9. 4 H’s and 4 T’s covered as reversible causes? Couldn’t hear if they were. Again, instructions need to be clear and LOUD by the person running the resus.

    Management of disruptive relatives

    There is a great deal of research over a number of decades to show that allowing relatives to be present during a resus (with designated staff member to explain about what’s going on) is beneficial for the family (and often for the staff) and reduces the risk of misunderstanding and violence. I believe this research is relevant even taking Nepali cultural issues/differences into account.

    It is interesting that relatives generally “call” for the end of the resus before the medical staff is inclined to.

    It would have been better, once the relatives had calmed down, for them to stay in the resus room on a “good behaviour” premise not to interfere with the resus. Calling security and forcibly removing them is likely to provoke further aggression and a belief that incompetence is being covered up, as well as serving to deepen and prolong the grieving process for the relatives.

    It was good though to see in the video when someone “senior” took charge and spent time explaining and reassuring relatives. Would have been better however for an experienced doctor/nurse to take this role with the most senior doctor or nurse staying to manage the resus. Not the best use of resources.

    I’m not sure why the two women relatives weren’t allowed to stay with their dead relative once the resus had finished? Not a good look to be prising the fingers away and forcing them to leave after such a short time. This is highly likely to lead to aggression and a prolonged grieving process. This is especially relevant when the death of a baby or child is involved.

    Current thinking in Australia in regard to ACLS competency
    At my hospital we have switched from a yearly “ACLS assessment” (which involved a pass or fail and a huge amount of stress and time) to a “refresher” model which is as it sounds, and much less pressure. The focus is on more feedback and encouragement for multiple scenario practices for those staff who need it to achieve competency.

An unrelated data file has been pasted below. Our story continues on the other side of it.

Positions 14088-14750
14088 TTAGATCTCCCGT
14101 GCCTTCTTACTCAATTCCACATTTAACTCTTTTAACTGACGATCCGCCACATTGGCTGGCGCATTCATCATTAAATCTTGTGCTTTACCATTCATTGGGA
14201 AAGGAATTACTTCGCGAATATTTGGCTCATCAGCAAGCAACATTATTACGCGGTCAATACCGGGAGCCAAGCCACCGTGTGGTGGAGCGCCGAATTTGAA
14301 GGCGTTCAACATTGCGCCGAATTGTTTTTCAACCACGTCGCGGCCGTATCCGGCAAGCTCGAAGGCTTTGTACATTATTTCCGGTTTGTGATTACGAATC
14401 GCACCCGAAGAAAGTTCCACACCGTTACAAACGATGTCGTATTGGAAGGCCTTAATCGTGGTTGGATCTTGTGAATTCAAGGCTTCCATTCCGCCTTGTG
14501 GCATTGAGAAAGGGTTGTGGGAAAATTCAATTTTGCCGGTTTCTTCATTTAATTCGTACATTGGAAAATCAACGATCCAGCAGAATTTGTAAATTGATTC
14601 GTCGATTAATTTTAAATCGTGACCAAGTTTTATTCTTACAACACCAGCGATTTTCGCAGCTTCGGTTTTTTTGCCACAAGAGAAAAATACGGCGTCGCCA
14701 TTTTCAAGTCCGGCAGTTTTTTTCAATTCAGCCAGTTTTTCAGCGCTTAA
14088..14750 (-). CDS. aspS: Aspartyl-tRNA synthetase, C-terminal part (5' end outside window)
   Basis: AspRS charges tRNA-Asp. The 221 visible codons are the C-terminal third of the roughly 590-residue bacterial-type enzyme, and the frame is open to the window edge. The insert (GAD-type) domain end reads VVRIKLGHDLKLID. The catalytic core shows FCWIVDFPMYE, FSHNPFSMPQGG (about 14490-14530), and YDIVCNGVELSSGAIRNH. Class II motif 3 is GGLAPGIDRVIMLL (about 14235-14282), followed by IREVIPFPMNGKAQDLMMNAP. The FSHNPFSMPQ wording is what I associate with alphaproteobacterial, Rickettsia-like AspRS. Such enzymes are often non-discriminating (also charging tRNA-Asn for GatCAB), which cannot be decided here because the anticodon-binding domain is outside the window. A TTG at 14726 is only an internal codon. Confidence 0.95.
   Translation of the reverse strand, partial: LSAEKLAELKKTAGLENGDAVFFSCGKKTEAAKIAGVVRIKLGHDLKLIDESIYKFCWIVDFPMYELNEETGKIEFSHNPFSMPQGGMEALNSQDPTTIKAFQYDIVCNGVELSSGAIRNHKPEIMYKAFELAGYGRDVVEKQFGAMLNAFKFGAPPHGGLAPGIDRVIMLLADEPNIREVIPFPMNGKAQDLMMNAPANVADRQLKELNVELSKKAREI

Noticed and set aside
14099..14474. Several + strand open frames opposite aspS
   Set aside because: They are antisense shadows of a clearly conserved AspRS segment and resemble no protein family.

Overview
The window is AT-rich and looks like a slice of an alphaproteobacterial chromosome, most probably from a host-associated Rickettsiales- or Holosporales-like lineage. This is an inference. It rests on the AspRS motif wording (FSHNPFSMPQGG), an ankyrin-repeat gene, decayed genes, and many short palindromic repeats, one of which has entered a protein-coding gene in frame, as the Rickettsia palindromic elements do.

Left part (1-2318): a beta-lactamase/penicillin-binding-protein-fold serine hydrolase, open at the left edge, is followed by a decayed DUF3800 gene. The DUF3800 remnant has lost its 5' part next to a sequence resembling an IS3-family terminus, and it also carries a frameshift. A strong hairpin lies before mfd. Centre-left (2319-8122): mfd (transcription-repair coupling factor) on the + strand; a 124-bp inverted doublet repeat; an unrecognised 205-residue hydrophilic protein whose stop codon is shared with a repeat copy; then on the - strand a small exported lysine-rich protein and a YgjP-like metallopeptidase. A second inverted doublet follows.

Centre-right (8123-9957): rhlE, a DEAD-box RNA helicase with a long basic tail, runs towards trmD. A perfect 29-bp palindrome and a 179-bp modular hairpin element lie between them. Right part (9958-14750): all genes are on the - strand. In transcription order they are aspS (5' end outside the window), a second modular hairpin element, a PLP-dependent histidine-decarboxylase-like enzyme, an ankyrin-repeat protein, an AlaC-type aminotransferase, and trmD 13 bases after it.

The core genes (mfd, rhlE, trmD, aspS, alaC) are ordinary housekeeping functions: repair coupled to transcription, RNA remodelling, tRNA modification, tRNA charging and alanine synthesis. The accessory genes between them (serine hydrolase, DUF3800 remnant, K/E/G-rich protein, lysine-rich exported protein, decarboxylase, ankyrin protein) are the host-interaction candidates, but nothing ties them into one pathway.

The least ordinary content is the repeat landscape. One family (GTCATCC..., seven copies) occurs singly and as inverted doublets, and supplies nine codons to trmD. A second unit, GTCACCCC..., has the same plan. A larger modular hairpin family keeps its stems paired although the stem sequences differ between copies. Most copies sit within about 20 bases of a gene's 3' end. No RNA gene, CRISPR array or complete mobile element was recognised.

Latest studies show that yearly ACLS assessments don’t actually work in terms of competency. Most staff have forgotten the ACLS protocol and skills within a couple of months. Hence the thinking now to focus on refresher style practice scenarios more often than yearly.

    To conclude, it was interesting to watch this video, and scenarios are great practice. This was a very realistic scenario. Looking forward to seeing the debriefing video.

    • Thanks for this detailed reply.

      There is so much to respond to, here.

      First and foremost, while the depiction shows less-than-perfect technique and team work, I decided to upload it anyway. That was not remotely the purpose of this specific scenario. In addition, for the segments dealing with family interactions, the intent was very different than what you perceived it to be. In ACLS and in simulation, every practical exercise does not need to be perfect in order to be a learning experience. In adult learners, it’s better to not teach and micro-manage every possible thing, which is the beauty of this approach. Over analysis leads to paralysis. To be honest, much of higher education in South Asia consists of over-analysis.

      But let’s go through the points a bit more.

      for points 1 through 9 above. The participants in the class did this exercise on day two. Unlike a USA course, they did not spend a month in preparation prior to day one. They were not given the details of the course in advance, an approach made necessary by logistical considerations that we could not control. So you are seeing beginners who’ve had one day of class prior to this.

      Also, the team members are generally among the best students in the group.

      Now imagine the idea that normally they would not be given even that one day of training, yet it is clear throughout Nepal that they are nevertheless considered to be ready as interns, to identify and respond to situations requiring ACLS skills. I suppose you could reframe this as “it’s not perfect but it’s better than nothing.” This gets to the very heart of why I do this, and why nurses and doctors respond so positively. with longer prep, or perhaps retaking the course in the future now that they have a better idea of what the experience would be like, they will do better.